The new iPads arrived with customers on Friday, and have largely received glowing reviews. But some reports – both from initial users and professional reviews – complained about a “jelly scroll” effect where the screen appears to judder as it is used.
An example was captured by The Verge’s Dieter Bohn, who reviewed the tablet and said it is mostly invisible, but sometimes appeared. In his slow motion video, the effect can be seen.
Many noted, however, that the same effect can be seen on other displays, especially when slowed down. Mr Bohn himself said that the effect was not “some huge controversy” and that “lots of screens do it”.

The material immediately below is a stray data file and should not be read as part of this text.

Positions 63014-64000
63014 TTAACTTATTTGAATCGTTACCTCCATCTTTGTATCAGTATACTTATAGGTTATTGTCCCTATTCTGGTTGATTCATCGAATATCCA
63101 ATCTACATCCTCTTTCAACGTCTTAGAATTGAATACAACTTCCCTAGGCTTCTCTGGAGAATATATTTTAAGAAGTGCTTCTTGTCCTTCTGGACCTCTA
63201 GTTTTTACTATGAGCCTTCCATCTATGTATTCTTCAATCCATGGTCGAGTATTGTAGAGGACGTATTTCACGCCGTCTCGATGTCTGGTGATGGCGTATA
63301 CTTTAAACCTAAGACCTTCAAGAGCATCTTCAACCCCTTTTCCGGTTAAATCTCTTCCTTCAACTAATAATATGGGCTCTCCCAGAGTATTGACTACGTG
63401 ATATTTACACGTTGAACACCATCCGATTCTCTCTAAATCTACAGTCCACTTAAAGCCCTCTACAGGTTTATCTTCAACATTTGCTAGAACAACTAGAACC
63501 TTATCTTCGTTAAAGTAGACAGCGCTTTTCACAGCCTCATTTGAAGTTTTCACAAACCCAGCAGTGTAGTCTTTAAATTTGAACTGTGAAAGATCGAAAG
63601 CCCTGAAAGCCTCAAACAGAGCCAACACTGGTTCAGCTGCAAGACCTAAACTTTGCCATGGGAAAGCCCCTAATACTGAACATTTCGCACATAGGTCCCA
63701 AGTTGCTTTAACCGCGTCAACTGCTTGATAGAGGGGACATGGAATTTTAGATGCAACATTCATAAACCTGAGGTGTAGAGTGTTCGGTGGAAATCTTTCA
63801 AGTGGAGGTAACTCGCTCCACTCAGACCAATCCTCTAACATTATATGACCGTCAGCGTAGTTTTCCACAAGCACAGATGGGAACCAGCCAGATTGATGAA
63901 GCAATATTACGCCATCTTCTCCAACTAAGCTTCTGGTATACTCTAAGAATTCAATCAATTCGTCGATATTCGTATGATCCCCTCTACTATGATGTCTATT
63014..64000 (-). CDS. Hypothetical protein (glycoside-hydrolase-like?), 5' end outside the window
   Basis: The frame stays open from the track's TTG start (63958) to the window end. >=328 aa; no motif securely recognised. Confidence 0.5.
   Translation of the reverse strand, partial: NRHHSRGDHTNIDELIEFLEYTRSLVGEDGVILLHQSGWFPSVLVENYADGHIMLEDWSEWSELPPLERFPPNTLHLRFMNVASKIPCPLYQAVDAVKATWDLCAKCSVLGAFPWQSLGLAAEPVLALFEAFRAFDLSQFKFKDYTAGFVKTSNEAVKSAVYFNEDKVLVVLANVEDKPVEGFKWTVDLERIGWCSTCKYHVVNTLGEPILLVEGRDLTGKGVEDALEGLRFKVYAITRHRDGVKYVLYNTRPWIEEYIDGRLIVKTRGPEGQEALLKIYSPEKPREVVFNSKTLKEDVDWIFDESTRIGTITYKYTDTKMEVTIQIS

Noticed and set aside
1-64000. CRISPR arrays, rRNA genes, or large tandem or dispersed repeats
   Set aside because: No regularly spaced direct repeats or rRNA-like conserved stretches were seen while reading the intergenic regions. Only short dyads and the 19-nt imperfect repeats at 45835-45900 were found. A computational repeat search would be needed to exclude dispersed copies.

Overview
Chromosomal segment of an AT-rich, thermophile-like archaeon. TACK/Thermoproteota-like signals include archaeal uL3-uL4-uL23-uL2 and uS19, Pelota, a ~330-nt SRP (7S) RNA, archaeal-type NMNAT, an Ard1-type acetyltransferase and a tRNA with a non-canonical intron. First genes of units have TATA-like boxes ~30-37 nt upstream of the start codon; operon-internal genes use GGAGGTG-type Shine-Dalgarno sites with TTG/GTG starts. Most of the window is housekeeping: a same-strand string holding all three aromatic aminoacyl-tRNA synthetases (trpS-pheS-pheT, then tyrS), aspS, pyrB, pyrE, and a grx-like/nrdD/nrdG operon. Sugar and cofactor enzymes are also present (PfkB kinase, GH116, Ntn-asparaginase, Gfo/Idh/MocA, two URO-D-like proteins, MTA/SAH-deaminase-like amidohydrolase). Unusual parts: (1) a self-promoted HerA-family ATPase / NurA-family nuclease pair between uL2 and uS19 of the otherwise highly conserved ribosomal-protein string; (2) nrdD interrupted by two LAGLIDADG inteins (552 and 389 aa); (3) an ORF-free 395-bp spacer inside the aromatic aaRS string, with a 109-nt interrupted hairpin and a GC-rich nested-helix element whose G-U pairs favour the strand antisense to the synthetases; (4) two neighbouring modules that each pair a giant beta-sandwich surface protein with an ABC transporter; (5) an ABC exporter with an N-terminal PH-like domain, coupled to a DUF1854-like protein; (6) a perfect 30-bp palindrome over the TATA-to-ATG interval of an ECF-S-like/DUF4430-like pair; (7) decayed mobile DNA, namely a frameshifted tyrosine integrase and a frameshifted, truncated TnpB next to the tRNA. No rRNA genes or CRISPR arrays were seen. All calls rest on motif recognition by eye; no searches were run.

The effect appears to be exaggerated because of the size of the iPad’s screen, and the fact that it can be used in both portrait and landscape rotation.
Now Apple has told Ars Technica that it considers the wobbling to be normal behaviour, and so as a result it is not something that requires a fix.
The effect is the result of the way that LCD screens such as those in the iPad refresh the content they display. The refresh comes on a line-by-line basis, meaning that they don’t refresh all at once and might instead wobble as new changes arrive.
It stands in contrast to the iPhone 13 Pro and Pro Max, which arrived on the same day and feature screens that can refresh up to 100 times each second, compared with a maximum of 60 on the iPad’s LCD.
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